Boy goes out again this time to a bar where he sees the young woman in conversation with a man, Sonny. He makes Sonny go away and starts a friendship with the young woman, an actress called Paula, that deepens over the next few weeks, much to the dismay of his parents who fear that it is obsession on his side, calculation on hers. Paula has become aware of his powers when, during an argument he renders her unable to speak, an effective chilling sequence. Sonny, who is her agent, plots to make money out of Boy. “You never know, Pussy, this might be the start of something really big.”
The two men in the flat are revealed to be scientists. Over a fish and chip supper Evans tells Brown that Boy “…is something rare and wonderful. At present we don’t know how rare or just how wonderful…Every now and then history throws up a man with unusual powers of persuasion. On his account steady willed, strong minded men behave out of character, irrationally…but the ability to infuence another mind must be there in the brain, rather like our powers of reasoning. Imagine that highly developed, full of extra sense. And then you have him. There is great deal more to him than that”.
Paula urges Boy not to trust her: “This is a hard world.. you have got to be harder, grab what’s going while it lasts. There won’t be any second chances. I learnt the hard way”. Jealous of Sonny’s relationship with Polly , Boy almost drowns him in a bath, using his powers, before relenting. Despite this, Sonny aranges for Boy to star in a television advert for a cigarette, a bizarre sequence which ends with everyone in the studio demanding cigarettes.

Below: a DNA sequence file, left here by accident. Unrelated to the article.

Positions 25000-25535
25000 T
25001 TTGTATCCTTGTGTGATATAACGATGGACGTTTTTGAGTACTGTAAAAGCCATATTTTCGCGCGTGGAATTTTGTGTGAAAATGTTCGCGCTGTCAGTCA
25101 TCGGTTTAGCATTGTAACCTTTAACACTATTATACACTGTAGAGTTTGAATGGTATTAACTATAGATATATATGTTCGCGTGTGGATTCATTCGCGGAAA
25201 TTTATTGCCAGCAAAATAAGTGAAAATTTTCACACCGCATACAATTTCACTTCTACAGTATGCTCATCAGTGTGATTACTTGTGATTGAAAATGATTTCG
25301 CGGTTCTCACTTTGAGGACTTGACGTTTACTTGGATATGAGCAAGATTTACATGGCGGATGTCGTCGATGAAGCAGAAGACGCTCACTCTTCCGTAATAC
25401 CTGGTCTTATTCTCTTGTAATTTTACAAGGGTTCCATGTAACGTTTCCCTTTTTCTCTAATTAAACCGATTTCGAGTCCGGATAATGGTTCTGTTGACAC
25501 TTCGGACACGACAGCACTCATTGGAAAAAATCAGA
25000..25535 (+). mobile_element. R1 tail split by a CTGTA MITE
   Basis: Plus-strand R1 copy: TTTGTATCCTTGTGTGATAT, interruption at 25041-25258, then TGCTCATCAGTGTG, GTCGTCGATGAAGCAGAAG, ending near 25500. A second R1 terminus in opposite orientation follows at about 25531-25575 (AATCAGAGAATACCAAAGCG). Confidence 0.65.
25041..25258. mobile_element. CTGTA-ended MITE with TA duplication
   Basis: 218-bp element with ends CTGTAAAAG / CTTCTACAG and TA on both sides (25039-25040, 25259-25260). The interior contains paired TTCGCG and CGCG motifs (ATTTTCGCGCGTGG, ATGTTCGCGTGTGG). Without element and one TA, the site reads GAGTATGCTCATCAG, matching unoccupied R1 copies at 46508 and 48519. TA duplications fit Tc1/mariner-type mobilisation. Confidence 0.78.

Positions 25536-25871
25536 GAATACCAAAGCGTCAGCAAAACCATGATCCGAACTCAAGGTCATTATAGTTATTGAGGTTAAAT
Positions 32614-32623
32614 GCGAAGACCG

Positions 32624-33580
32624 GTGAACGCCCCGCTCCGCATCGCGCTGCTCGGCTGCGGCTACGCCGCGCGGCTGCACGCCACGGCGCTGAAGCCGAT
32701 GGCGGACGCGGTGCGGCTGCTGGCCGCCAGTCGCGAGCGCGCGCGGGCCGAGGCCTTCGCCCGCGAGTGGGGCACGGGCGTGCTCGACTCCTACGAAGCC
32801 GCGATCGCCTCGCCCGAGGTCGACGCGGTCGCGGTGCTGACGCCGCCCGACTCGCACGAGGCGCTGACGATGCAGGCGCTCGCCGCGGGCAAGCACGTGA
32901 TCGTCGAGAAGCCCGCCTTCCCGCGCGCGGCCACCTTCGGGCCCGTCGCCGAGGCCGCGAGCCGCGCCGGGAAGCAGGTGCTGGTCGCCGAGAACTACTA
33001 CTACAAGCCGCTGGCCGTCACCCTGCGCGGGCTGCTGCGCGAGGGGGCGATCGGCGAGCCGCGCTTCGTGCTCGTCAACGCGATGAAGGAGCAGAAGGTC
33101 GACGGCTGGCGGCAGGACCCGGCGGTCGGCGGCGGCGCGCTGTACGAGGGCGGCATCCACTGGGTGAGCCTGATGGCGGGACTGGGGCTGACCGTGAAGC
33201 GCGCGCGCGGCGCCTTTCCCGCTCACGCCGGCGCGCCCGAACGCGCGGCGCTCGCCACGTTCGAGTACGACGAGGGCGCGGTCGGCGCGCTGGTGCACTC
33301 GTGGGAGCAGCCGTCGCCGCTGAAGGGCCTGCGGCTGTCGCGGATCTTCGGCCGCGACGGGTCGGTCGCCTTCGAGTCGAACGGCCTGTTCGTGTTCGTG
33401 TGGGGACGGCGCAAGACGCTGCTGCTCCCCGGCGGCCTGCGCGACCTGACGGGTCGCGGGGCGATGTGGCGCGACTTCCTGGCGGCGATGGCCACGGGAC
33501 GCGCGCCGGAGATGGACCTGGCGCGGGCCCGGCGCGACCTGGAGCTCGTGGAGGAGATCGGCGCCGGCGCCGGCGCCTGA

Brown reveals to Boy that there are others with his powers: “I guess you thought you were the only one. There are others with your capabilities,t hey al llive together in an old castle with lovely stone walls and towers, just like in a fairy tale. Each one of them thought he was alone until we brought them together. Wouldn’t you like to join them? It must be lonely life on your own”. He attempts to inject Boy with a drug of some kind, but is compelled to inject himself with fatal consequences.